Businesses that use sustainable packaging (made out of recyclable, recycled or compostable materials and with minimal waste) generally opt for better ingredients as well as more eco-friendly business practices.
2. The ingredients are well hidden.
Companies that are proud of their ingredients list them front and center ~ not in microscopic font on the bottle, under a peel-back tab, or behind a bunch of clicks on a separate page of their website. The ingredients are the most important part of any product, so if they are well hidden it's most likely because the maker is not keen for you to read them.
3. The ingredients list is loooong.
How many ingredients does it take to make effective skin care? Honestly, not that many. Most of my products have less than a dozen ingredients, and I generally feel that less is more.
Just like how a meal with less ingredients is easier on the digestive system, a simple formula is generally better tolerated by the skin and less likely to cause a reaction. A smaller amount of active ingredients means that what's in the product actually counts, and ingredients are present in a high enough dosage to actually be potent.
There are definitely brands that love adding a million and one 'healthy' ingredients (a sort of 'ingredient stuffing'), but I'd strive to purchase products with around a dozen or less total ingredients.
4. There are lots of unfamiliar ingredients.
Are you more inclined to eat something once aware that it’s made from a bunch of chemicals you’ve never heard of? The seemingly never-ending array of substances used in modern skincare is honestly too long to even attempt to break down, but just know that new ingredients are being developed every day to make products cheaper to produce, longer lasting, and still being labeled as 'natural.' The only way to actually know whether a product is good for you is to read through each and every ingredient on the list!
Don’t get confused by botanical names — plants are either listed by their common name (like Rosemary) or their scientific name (Rosmarinus officinalis, in this case). Scientific or botanical names consist of two Latin words, known as a binomial. A web search can help determine if unfamiliar lingo is, in fact, a plant.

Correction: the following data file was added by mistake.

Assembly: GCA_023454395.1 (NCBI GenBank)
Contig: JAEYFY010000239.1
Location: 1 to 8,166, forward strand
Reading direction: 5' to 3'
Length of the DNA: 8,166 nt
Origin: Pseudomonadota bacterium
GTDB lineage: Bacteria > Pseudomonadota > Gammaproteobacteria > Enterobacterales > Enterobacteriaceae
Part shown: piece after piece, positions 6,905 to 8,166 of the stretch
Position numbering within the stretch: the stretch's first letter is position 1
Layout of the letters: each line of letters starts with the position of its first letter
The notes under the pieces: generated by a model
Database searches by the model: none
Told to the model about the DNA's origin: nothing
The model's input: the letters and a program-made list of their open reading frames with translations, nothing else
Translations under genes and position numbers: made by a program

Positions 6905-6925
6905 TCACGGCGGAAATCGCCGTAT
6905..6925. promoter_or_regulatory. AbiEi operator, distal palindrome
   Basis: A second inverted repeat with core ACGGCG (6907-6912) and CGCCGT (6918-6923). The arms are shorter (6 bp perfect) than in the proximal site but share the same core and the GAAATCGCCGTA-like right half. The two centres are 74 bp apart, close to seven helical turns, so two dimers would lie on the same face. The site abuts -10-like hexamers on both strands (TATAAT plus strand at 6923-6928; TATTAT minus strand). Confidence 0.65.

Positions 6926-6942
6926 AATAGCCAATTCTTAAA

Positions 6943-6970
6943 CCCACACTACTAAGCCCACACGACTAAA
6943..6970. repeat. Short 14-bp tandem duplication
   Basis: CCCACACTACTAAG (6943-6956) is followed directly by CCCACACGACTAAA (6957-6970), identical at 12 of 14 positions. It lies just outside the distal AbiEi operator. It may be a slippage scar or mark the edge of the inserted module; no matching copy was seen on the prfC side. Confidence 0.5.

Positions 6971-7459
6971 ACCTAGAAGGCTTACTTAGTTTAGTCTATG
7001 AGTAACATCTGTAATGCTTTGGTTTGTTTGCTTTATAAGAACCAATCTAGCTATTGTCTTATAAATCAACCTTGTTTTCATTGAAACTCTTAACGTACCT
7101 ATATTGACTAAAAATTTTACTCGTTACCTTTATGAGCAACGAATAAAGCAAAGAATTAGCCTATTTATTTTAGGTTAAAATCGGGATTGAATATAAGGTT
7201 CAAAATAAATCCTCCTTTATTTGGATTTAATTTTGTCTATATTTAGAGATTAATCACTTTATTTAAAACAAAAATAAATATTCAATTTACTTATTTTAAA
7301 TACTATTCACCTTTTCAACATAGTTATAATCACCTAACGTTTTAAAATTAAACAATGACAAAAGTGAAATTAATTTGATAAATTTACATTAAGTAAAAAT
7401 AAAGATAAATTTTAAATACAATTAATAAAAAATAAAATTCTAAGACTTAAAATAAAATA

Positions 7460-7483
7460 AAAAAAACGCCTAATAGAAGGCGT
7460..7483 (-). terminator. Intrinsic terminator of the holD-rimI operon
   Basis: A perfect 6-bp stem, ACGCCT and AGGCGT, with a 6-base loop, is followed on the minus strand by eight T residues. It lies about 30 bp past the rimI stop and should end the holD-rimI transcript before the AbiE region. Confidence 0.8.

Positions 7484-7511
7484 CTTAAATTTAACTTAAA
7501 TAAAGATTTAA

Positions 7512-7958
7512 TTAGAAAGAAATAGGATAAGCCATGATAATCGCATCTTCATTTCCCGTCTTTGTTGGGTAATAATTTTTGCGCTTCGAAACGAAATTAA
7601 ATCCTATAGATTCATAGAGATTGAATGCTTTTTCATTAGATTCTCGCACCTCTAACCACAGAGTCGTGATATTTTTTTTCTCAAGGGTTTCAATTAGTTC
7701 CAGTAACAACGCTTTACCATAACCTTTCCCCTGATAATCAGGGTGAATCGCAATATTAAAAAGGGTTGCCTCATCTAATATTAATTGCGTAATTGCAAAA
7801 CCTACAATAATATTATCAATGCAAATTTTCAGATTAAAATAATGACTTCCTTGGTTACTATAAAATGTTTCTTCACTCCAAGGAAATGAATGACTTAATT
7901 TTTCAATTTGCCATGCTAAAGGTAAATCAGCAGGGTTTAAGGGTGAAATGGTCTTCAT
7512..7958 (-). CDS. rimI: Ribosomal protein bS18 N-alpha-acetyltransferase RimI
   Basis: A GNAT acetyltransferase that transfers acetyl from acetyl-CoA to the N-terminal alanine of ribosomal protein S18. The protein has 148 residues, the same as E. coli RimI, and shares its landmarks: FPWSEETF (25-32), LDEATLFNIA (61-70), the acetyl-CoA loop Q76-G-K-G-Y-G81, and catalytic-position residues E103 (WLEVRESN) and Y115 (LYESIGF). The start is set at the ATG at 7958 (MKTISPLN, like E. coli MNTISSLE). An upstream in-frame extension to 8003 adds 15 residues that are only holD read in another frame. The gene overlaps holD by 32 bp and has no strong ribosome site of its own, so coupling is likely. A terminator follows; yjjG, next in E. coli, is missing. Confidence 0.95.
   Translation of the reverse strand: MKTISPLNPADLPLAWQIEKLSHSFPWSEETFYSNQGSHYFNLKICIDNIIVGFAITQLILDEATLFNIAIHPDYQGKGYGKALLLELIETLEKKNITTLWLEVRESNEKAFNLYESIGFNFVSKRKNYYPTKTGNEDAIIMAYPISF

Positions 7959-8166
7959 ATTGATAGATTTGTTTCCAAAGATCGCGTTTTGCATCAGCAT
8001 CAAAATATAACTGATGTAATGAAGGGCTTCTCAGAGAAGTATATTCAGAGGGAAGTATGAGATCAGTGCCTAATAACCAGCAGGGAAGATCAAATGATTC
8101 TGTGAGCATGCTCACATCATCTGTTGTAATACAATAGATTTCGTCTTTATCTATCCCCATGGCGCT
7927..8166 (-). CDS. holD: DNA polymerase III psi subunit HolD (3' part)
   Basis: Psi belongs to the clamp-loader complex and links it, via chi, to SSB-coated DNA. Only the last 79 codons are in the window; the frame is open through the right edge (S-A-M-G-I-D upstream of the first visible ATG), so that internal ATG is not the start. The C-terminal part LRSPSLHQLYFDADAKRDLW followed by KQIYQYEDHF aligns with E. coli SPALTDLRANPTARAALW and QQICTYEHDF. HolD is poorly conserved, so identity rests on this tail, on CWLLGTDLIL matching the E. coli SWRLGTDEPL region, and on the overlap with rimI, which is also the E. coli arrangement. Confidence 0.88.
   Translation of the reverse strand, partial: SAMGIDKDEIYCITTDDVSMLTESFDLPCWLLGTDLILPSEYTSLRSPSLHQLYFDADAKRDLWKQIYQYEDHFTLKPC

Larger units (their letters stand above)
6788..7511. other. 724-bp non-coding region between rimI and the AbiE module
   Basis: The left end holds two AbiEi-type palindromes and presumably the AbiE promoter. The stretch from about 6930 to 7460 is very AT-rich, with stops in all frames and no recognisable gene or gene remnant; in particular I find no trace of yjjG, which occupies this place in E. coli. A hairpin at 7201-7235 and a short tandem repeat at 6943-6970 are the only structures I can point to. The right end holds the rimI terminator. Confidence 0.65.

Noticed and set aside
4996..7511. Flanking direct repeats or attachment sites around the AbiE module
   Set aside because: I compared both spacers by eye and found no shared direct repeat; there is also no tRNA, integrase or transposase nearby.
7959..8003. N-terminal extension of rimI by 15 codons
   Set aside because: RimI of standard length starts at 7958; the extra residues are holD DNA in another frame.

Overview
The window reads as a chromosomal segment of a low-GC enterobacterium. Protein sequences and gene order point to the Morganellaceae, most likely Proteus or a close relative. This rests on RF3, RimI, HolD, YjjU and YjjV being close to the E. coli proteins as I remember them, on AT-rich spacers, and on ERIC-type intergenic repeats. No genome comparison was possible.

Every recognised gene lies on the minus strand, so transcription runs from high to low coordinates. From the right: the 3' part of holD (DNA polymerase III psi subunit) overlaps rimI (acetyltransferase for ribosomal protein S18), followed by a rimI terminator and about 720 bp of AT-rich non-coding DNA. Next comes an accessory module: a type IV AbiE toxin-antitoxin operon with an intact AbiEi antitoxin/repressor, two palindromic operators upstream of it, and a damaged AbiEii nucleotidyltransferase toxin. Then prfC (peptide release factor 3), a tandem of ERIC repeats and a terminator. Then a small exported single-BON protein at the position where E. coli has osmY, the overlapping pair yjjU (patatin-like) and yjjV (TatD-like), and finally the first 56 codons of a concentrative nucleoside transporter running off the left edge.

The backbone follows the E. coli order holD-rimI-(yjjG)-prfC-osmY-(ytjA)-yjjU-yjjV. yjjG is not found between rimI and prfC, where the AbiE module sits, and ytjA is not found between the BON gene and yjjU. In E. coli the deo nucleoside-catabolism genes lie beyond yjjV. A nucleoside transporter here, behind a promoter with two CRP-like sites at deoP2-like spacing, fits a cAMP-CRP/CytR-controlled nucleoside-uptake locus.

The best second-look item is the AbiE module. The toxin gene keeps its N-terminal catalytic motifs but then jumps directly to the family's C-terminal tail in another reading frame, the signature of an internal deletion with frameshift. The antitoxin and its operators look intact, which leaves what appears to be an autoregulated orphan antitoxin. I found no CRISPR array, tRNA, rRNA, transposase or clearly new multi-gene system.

Once you start reading labels, you'll notice a lot of patterns that help clue you in. For example, lots of synthetic ingredients used as surfactants, stabilizers, and emulsifiers have chemical names with endings such as '-ate' (sulfate, benzoate), '-yl' (benzyl, propyl), and '-ide' (glucoside, cocamide) ~ just to name a few.
5. The product contains natural fragrances.
Despite being called 'natural,' fragrances can actually be made up of just about anything. Over the past few decades, the flavor and fragrance industry has pumped out thousands of fragrances (and flavors for food) while remaining shrouded in mystery. Because they claim these substances are 'trade secrets,' they do not have to (and almost always do not) disclose the constituents of their creations. Natural fragrances are required to have some component that exists in nature, but the rest can be fully synthetic and not thoroughly tested for safety.
Keep in mind that if a product claims to have a fruity scent other than citrus, it likely uses fragrances. Aromas like passionfruit, cucumber melon, or guava are not able to be captured by natural extraction methods, so the best way to enjoy them is not in your skincare but in the way nature intended ~ as fruit.
Find What's Best for Your Body
The above list is by no means a catch all ~ the truth is that virtually any ingredient can cause irritation depending on the individual. Regardless of how healthy or natural something may be, you have to make sure it works for your body.
Whenever testing out a new product with unfamiliar ingredients, always patch test on a small area of less sensitive skin (like the side of your leg) and wait at least 48 hours to ensure there's no reaction before applying to your face or a larger area of the body.
Our sensitivity to ingredients can also change over time. Shifts in our hormones or environment or long term use of a particular product or ingredient can result in a skin allergy. Avoid using any products on acutely irritated skin and take a break from anything you suspect to be aggravating. When it comes to what products are right for you, always pay attention to what your body is saying and trust your intuition.
Support Body Care That Cares
In an industry dominated by corporate giants that mass produce cheap products with high margins, your purchasing power makes an impact. By choosing to spend your precious dollars with companies that truly care about the your health and the planet’s, you can support the growing movement of conscious and sustainable wellness.